Scotland break Irish hearts in Dublin

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Robbie Brady

The tame boos from the Irish fans were sounded out by the deafening cheers of the Scottish contingent at the final whistle at the Aviva Stadium as the visitors put a huge dent into Republic of Ireland’s hopes of qualifying for next summer’s European Championship in France. After dominating the first half, a lapse in concentration handed a priceless draw and point to Scotland in Group D.

The first half was fast paced with both teams starting brightly. The Irish were the first to have a crack at goal, after just two minutes, with Jeff Hendrick’s cross attempt collected by David Marshall.

The Scots followed two minutes later with their first effort. Stoke defender, Marc Wilson mistimed his pass to Jeff Hendrick and the ball was picked up by James Morrison. The Scottish midfielder worked his way up the pitch before passing to Steven Naismith. The Everton man’s attempt went across the box and ultimately wide.

The Scot’s best effort in the first half came from Steven Fletcher after just 10 minutes. The striker had the ball from about 20 yards out and hit it with some power that it forced Republic of Ireland keeper, Shay Given to stretch high and use the tips of his fingers to guide the ball over the crossbar.

Tempers flared at times. The game was hardly 10 minutes old, when James McCarthy went in hard on Scotland captain, Scott Brown. The latter was unimpressed by the younger midfielder’s antics and he wasn’t shy to express those feelings. Nonetheless, McCarthy escaped any punishment from the referee and was let off with a warning.

Glenn Whelan followed soon after. However, this time the yellow card was shown by the referee. The Stoke man caught Fletcher with a late standing tackle. McCarthy was again involved in a fracas and was punished accordingly, with a yellow card, after throwing an elbow into the face of Russell Martin. The Scottish defender was left with a cut on the bridge of his nose.

Then came the moment Irish fans were hoping for. After Marshall tipped over a Daryl Murphy header, Robbie Brady swung in the resulting corner. Again it met the head of Murphy. This time his effort landed straight at Marshall who could only parry the effort. The ball landed right at the feet of Jon Walters. The Irish forward only had to tap the ball into the net. He precisely did so and put the Boys in Green ahead just before the break.

The lead wasn’t to last long though. Scotland equalised just after the restart. Shaun Maloney played a lovely one-two with half time substitute Ikechi Anya in the box. Maloney then attempted to the curl the ball to the bottom left of the goal. The ball deflected off Irish captain John O’Shea and sailed past Given. The goal stunned the home fans as they had seen their team throw away a deserved lead.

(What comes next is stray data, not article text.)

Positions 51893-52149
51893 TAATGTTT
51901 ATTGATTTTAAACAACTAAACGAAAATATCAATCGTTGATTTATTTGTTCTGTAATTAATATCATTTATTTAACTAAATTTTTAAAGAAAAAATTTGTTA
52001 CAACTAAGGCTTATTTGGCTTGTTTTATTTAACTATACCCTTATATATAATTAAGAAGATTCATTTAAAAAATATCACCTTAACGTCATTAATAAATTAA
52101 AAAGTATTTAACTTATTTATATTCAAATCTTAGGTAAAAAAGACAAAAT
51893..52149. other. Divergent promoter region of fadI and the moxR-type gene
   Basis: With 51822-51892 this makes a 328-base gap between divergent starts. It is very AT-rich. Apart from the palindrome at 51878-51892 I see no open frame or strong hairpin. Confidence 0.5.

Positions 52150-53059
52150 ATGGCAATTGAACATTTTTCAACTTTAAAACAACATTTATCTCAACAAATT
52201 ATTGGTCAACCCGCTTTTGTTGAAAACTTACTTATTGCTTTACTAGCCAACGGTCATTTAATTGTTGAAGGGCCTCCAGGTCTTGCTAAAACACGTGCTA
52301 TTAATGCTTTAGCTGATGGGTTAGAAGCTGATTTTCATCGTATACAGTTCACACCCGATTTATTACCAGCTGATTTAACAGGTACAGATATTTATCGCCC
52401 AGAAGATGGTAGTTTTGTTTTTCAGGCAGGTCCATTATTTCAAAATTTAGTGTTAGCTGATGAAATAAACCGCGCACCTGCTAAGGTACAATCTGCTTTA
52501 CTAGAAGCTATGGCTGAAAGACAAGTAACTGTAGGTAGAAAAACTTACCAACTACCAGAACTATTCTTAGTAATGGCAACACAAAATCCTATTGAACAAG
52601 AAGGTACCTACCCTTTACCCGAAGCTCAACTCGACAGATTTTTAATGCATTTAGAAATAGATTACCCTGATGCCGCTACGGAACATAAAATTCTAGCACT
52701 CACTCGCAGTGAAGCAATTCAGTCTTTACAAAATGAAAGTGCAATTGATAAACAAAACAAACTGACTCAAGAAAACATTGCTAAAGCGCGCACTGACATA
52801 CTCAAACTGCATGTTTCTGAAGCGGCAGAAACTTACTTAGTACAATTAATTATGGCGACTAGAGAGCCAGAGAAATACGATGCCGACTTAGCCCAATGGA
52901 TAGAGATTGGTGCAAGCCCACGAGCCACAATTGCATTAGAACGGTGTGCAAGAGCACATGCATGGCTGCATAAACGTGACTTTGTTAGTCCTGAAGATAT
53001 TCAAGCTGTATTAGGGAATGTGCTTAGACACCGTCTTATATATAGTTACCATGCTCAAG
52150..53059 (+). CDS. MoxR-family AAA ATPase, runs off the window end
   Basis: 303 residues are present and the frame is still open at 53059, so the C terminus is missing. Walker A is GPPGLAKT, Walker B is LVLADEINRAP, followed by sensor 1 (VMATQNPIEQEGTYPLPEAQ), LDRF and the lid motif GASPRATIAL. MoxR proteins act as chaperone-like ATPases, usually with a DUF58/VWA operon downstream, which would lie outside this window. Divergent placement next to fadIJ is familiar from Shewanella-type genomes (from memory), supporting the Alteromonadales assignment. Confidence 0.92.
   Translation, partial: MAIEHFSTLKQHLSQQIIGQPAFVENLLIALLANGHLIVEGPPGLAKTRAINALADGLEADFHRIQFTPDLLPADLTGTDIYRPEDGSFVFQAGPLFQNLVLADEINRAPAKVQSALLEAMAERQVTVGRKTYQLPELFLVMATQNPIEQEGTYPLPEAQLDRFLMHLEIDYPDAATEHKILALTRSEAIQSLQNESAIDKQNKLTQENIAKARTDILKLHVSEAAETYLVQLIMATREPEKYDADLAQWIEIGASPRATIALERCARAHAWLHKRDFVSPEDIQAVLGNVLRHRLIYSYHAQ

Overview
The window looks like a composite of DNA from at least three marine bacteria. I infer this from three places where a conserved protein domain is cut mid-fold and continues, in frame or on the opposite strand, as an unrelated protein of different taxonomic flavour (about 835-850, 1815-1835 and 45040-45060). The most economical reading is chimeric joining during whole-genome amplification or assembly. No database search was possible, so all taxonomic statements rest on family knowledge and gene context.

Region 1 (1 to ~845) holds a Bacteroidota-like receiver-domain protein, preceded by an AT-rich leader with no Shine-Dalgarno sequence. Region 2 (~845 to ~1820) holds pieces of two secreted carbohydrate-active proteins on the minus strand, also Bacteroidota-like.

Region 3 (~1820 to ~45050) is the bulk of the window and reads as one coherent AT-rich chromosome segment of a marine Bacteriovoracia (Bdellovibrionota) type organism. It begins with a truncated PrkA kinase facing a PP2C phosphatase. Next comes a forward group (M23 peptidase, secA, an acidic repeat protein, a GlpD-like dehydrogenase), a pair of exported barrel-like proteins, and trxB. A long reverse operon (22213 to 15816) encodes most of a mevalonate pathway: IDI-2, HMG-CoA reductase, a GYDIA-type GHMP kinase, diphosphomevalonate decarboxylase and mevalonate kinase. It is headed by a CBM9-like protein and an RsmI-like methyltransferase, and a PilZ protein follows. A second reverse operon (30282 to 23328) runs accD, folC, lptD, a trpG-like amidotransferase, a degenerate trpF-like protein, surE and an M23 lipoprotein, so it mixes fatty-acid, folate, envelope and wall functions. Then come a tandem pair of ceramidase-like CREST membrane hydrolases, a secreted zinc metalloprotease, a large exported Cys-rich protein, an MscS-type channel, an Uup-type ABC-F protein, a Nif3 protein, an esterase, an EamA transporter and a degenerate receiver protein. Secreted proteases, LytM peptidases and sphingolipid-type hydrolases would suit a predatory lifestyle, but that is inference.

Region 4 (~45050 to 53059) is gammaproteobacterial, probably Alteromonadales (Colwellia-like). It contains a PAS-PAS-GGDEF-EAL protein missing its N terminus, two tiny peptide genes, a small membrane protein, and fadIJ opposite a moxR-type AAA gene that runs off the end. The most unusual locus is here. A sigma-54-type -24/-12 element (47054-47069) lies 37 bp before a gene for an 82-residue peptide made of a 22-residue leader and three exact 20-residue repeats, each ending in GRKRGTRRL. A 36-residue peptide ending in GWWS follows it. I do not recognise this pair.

The game then went full speed as both teams looked for the winner. The Scottish seemed to hold on the ball that bit better than the Irish. They constantly pushed forward at every opportunity that was afforded to them.

The Irish on the other hand, failed to use their opportunities. Robbie Brady, in particular, was poor with his crosses. The Hull City man hit some of them high and wide, especially at points in the game when the team needed balls delivered accurately into the box.

Ireland had a good opportunity on the 75th minute when substitute Robbie Keane got the ball and dummied the Scottish defence, leaving space open to fire a shot. He put a lot of power and accuracy behind the effort. Unfortunately, the ball went straight into the hands of Marshall.

Another Republic of Ireland substitute, James McClean also had a good chance to put the Irish ahead again, from a corner. The Derry man, worked to get the space and put himself high to meet Brady’s ball. However, while the effort connected, the ball went wide off the upright.

McClean was also part of one of the last significant incidents of the game. The Wigan Athletic midfielder, unimpressed with a decision given against his side, got into a war of words with Steven Naismith. It appeared as if McClean grazed his head against Naismith’s. The referee came over to separate the two and gave a yellow card to each player for their troubles.

Speaking after the game, Republic of Ireland manager, Martin O’Neill expressed his disappointed with conceding the equaliser to Scotland. However, he stressed that his side are still in with a chance of qualifying for next summer’s tournament in France.